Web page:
Implementing and Revising the Legislation

While MTOs favor reducing emissions generated at ports, there are a few critical adjustments to the legislation that would enable MTOs to be more aligned with the goals and provisions of the Inflation Reduction Act. Most importantly, the government should adjust the timelines and support MTOs in the planning process of climate initiatives, including granting a tax credit. Current timelines are unrealistic and will likely fall short of intended outcomes.

Planning and permitting for equipment and charging infrastructure should be kept from, sequenced or combined with the development of climate action plans. Waiting for the completion of a port-commissioned climate action plan will delay the implementation of near-zero emission equipment. We recommend that the EPA maximize project contract windows and clarify when MTOs must spend, claim and liquidate all funds.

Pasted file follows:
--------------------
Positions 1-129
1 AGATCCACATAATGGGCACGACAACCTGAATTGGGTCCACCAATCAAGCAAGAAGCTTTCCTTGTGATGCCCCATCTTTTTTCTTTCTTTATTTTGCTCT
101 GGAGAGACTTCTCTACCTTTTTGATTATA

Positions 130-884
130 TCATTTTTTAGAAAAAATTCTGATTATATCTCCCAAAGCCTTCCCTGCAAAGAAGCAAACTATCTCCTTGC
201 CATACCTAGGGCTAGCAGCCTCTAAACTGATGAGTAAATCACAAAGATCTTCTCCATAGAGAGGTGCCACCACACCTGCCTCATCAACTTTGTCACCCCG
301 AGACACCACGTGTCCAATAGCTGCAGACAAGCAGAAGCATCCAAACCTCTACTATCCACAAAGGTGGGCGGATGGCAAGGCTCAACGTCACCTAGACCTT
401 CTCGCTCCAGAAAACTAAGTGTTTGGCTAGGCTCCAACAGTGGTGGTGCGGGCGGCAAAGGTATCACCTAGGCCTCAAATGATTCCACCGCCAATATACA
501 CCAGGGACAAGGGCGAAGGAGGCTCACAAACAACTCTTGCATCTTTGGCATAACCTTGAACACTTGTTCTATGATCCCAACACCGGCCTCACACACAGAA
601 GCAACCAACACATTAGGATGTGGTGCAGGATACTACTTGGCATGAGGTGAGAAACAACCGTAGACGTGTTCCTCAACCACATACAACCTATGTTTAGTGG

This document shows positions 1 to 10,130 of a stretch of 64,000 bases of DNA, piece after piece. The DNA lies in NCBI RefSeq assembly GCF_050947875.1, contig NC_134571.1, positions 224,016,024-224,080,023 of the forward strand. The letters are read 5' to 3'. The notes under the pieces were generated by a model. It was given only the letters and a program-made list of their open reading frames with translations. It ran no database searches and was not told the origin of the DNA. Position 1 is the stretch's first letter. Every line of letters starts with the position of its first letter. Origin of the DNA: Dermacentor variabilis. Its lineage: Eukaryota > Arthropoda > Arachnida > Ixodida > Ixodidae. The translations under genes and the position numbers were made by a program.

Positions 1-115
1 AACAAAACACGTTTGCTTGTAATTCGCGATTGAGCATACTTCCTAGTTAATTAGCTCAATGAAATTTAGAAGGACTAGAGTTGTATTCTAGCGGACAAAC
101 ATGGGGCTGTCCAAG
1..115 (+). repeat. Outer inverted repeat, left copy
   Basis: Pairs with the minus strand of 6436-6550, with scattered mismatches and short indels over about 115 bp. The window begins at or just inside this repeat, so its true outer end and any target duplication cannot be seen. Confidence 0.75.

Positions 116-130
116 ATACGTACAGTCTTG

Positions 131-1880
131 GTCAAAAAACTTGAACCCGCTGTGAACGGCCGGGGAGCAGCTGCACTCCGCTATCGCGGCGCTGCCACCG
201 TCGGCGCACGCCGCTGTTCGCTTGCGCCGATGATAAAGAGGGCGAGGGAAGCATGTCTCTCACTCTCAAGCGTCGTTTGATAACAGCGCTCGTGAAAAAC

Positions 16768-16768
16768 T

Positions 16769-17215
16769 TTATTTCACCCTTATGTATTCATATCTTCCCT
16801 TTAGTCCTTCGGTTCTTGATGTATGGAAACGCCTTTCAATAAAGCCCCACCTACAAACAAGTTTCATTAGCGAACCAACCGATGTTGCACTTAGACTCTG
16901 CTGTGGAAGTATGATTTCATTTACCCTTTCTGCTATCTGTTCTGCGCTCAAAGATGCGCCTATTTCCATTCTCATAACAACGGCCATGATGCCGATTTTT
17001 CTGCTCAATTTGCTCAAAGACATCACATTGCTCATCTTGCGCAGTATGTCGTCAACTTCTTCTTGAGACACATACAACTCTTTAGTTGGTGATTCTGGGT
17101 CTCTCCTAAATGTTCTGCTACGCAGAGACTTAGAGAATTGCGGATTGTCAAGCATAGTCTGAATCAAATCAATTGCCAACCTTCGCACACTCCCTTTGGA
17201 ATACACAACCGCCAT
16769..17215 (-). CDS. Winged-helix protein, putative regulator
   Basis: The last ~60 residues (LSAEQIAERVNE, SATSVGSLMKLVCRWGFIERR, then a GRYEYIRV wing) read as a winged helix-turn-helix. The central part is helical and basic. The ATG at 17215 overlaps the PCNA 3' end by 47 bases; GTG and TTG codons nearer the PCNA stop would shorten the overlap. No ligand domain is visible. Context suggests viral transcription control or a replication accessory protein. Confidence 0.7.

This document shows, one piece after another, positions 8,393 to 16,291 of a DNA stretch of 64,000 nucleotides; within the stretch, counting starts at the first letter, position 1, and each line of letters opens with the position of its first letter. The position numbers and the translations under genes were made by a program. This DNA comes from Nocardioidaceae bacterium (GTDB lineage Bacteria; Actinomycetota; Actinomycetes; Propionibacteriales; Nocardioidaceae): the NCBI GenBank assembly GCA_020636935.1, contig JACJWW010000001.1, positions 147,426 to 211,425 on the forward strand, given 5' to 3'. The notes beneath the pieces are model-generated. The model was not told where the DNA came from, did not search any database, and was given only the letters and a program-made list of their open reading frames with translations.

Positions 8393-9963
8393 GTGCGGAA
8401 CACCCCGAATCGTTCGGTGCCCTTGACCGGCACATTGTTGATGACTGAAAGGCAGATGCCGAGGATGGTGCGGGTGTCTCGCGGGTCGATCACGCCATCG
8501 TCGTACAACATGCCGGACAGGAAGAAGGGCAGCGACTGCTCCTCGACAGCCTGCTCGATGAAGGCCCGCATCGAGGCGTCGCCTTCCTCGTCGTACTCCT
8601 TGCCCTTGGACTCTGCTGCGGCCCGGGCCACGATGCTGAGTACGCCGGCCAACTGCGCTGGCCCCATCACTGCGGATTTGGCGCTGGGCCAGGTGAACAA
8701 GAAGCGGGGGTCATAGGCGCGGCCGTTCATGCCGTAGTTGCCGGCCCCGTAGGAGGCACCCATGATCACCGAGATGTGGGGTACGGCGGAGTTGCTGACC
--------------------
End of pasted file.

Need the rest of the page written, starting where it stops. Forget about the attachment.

Legislators could restructure the program to provide deeper assistance for U.S. manufacturers that build specialized terminal equipment. To accelerate equipment design and manufacturing for equipment that is unavailable in the U.S., legislators could revise the Inflation Reduction Act to allow overseas equipment development with a process to transition to American-made products over time, such as joint ventures.

MTOs and other stakeholders have an opportunity to voice their opinion about how to structure the program for success. Operators had until January 18, 2023, to share their concerns and encourage the EPA to adjust their approach to this program, which, if implemented in recognition of the real-world constraints facing MTOs, could be a substantial catalyst to achieve this administration’s emission reduction goals.

About the Author

Robert Murray is president of the National Association of Waterfront Employers (NAWE), the voice of the U.S. marine terminal operator (MTO) and stevedoring industry in Washington, DC. NAWE promotes marine cargo efficiency, security and a clean environment.

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Robert Murray
Robert Murray, president of National Association of Waterfront Employers (NAWE)